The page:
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Long-term Response of Stratospheric Ozone and Temperature to Solar Variability : Volume 33, Issue 3 (04/03/2015)

By Bordi, I.

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Book Id: WPLBN0004002532
Format Type: PDF Article :
File Size: Pages 11
Reproduction Date: 2015

Title: Long-term Response of Stratospheric Ozone and Temperature to Solar Variability : Volume 33, Issue 3 (04/03/2015)  
Author: Bordi, I.
Volume: Vol. 33, Issue 3
Language: English
Subject: Science, Annales, Geophysicae
Collections: Periodicals: Journal and Magazine Collection (Contemporary), Copernicus GmbH
Publication Date:
Publisher: Copernicus Gmbh, Göttingen, Germany
Member Page: Copernicus Publications


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Berrilli, F., Pietropaolo, E., & Bordi, I. (2015). Long-term Response of Stratospheric Ozone and Temperature to Solar Variability : Volume 33, Issue 3 (04/03/2015). Retrieved from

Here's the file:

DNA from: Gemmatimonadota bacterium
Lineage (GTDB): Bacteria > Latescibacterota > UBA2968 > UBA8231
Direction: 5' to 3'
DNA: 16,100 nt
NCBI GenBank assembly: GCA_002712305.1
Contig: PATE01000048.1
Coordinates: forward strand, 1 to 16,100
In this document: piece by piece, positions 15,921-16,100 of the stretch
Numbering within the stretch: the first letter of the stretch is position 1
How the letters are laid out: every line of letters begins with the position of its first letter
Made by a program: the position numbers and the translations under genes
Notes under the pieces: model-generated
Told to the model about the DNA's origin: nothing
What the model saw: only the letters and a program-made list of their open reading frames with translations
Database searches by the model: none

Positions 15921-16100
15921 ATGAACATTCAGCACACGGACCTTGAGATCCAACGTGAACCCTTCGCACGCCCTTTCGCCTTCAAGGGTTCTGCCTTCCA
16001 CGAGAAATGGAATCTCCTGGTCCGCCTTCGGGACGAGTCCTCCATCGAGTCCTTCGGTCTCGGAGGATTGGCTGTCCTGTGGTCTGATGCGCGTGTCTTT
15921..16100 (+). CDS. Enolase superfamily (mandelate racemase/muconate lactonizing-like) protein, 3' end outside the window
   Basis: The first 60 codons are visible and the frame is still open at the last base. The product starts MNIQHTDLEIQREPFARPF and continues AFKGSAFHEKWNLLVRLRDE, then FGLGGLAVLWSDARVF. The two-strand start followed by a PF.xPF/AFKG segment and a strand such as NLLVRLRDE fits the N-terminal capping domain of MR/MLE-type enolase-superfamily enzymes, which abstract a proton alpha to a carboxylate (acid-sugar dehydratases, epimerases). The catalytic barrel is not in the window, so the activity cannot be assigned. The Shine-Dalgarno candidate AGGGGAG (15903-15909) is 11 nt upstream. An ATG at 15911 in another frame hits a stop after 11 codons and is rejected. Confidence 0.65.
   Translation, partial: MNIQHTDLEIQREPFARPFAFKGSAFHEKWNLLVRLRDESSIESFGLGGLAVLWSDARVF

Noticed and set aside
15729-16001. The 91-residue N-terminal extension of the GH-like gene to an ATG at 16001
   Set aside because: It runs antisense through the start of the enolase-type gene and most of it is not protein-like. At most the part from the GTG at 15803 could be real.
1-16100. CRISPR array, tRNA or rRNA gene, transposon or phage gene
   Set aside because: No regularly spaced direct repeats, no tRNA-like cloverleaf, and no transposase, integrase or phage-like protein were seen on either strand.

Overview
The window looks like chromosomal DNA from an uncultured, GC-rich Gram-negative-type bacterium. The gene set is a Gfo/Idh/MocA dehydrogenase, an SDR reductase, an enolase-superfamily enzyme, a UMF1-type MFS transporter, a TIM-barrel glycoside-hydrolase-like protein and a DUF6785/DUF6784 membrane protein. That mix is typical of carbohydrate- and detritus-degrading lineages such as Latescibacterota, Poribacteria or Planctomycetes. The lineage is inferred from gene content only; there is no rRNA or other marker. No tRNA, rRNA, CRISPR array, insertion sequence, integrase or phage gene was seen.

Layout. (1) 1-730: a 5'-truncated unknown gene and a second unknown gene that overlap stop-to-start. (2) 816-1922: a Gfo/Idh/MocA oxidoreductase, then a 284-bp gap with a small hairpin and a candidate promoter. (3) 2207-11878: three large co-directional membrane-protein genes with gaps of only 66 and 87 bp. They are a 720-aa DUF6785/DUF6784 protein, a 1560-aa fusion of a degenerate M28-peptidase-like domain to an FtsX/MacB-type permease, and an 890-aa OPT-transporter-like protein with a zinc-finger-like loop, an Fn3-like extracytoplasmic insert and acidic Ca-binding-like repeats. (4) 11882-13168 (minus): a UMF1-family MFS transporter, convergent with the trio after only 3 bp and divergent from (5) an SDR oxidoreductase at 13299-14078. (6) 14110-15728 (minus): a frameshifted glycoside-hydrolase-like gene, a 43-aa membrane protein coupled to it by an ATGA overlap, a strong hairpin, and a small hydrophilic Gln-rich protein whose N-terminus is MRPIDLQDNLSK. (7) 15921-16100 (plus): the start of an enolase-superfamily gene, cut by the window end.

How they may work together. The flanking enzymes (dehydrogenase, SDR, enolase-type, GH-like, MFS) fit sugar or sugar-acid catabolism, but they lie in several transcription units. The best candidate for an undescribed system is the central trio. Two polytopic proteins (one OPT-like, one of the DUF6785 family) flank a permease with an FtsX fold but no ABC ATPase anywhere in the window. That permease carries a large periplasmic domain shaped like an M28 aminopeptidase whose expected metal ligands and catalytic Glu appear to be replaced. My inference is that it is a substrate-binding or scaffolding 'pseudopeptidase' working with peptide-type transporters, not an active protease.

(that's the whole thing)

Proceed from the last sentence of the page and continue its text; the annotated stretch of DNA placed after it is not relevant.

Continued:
Description: Department of Physics, Sapienza University of Rome, Rome, Italy. The long-term variability in stratospheric ozone mass mixing ratio (O3) and temperature (T) from 1979 to 2013 is investigated using the latest reanalysis product delivered by the European Centre for Medium-Range Weather Forecasts (ECMWF), i.e., ERA-Interim. Moreover, using the Mg II index time series for the same time period, the response of the stratosphere to the 11-year Schwabe solar cycle is investigated. Results reveal the following features: (i) upward (downward) trends characterize zonally averaged O3 anomalies in the upper (middle to lower stratosphere) stratosphere, while prevailing downward trends affect the T field. Mg II index data exhibit a weaker 24th solar cycle (though not complete) when compared with the previous two; (ii) correlations between O3 and Mg II, T and Mg II, and O3 and T are consistent with photochemical reactions occurring in the stratosphere and large-scale transport; and (iii) wavelet cross-spectra between O3 and Mg II index show common power for the 11-year period, particularly in tropical regions around 30–50 hPa, and different relative phase in the upper and lower stratosphere. A comprehensive insight into the actual processes accounting for the observed correlation between ozone and solar UV variability would be gained from an improved bias correction of ozone measurements provided by different satellite instruments, and from the observations of the time behavior of the solar spectral irradiance.

Long-term response of stratospheric ozone and temperature to solar variability

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